Autodesk Imagine Tour pushes manufacturing into the third dimension



Autodesk’s Imagine Tour hit the sparkling new Vancouver Convention Centre today with a series of seminars aimed at the manufacturing and design sector. At a seminar entitled “Autodesk 2010 Solutions for Manufacturing”, Autodesk Manufacturing Technical Specialist Andy Rahden explained how 3d imaging and simulation is taking manufacturing from nuts and bolts to bits and bytes.

Best known for 3DS Max and AutoCad, Autodesk has moved in recent years into the manufacturing space with applications such as Autodesk Inventor, which allows for quicker design and collaboration between different segments of the manufacturing process.
With an installed base of 2.8 million mechanical users, Autodesk is clearly one of the leaders in computer-assisted manufacturing.

One of the key problems to address is how to keep communication open between multiple sets of people that have to be involved at the many different steps of the manufacturing process. The key is digital prototyping, which allows all parties involved to examine the exact same model or prototype while still maintaining the same “message” throughout the process, since everyone is working with the exact same prototype.

“We want to take an idea from concept to completion with one digital model,” Rahden said. If you just give a 2d drawing or even a simple 3d model, you aren’t giving the next team in line any real intelligence, he said.

The new version Autocad Inventor LT, scheduled for 2010, lets users do 2D drawing, 3D modeling, and with different separate modules can be customized for manufacturing plastics or sheet metal designs. One of the most important new features, Rahden said, is AutoCAD integration.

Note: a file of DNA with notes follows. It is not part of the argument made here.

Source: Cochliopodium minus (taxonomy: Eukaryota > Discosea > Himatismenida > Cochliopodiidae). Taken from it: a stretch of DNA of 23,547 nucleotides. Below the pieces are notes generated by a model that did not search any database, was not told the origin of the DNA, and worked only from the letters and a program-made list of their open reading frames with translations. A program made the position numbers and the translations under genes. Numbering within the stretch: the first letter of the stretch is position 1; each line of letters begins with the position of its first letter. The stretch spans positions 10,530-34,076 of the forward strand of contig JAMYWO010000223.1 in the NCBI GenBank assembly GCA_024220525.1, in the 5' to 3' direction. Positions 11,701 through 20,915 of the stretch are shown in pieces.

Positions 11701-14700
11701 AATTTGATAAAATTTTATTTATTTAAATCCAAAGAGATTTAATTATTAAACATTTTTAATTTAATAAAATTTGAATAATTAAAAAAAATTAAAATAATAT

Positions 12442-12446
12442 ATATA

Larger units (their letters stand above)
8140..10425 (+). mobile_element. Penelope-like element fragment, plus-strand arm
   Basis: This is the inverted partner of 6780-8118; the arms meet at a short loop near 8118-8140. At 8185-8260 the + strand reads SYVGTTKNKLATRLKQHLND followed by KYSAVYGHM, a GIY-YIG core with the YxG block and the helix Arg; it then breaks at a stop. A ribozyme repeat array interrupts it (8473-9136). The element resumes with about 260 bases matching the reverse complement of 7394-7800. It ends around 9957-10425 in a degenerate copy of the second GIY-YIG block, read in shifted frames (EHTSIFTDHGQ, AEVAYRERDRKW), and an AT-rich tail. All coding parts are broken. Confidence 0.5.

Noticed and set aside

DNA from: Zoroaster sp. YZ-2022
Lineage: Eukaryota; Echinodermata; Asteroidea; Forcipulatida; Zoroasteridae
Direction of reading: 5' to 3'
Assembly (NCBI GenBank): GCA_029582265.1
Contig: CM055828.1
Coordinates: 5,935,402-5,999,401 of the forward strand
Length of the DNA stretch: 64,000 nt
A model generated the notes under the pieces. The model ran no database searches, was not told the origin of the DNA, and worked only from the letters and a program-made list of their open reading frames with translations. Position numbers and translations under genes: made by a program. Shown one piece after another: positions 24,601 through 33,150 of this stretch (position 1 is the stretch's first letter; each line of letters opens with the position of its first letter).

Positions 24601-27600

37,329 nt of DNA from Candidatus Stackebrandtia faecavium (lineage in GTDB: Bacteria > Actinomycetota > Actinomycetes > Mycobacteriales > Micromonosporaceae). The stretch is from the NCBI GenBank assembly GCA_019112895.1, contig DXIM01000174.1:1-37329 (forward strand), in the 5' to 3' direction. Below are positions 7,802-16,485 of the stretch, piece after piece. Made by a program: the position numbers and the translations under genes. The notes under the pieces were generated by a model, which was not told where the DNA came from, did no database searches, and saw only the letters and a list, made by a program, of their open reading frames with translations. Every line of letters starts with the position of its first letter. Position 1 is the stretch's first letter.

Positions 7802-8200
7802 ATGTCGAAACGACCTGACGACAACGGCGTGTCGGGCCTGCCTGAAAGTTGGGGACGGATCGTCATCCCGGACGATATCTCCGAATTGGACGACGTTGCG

Instead of replacing Autocad’s 2D environment, tighter integration with 3D components when applicable is the key, Rahden said.

Documentation is another key feature, and Inventor is able to produce a bill of materials and exploded illustrations based on the digital prototype, he said. Inventor also checks the design for manufacturability, in order to avoid costly changes later on.

Simulation and analysis is another very important component, Rahden said. It’s now possible to simulate 3D contact faces and forces, make stress calculations, and optimize the product at a digital stage.

Another new feature is the ability to exchange building systems data. Mechanical designers are often creating components that work within a building system, but up untl now there’s been very little integration to better visualize the tools or systems working within an actual environment. But Inventor will now me able to export a digital model into a file that can be used in Autocad or other architectural tools. Metadata included with the file allows building design software to work directly with the model and see how it impacts and interacts with the overall environment.

“This will give companies the ability to collaborate as they’ve never been able to before,” Rahden said.

Alias, which was previously known for 3D modeling in special effects for film and television, has expanded to incorporate design, surfaces, and automotive design. These products are now much more affordable, Rahden said, and allow for such features as sketching over existing models, as well as pushing and stretching the models in real time, which radically speeds up the design process.

And at the other end of the curve, “napkin sketches” go digital with Sketchbook Pro, which allows for rapid conceptualizing but still gives access to menus with standard tools.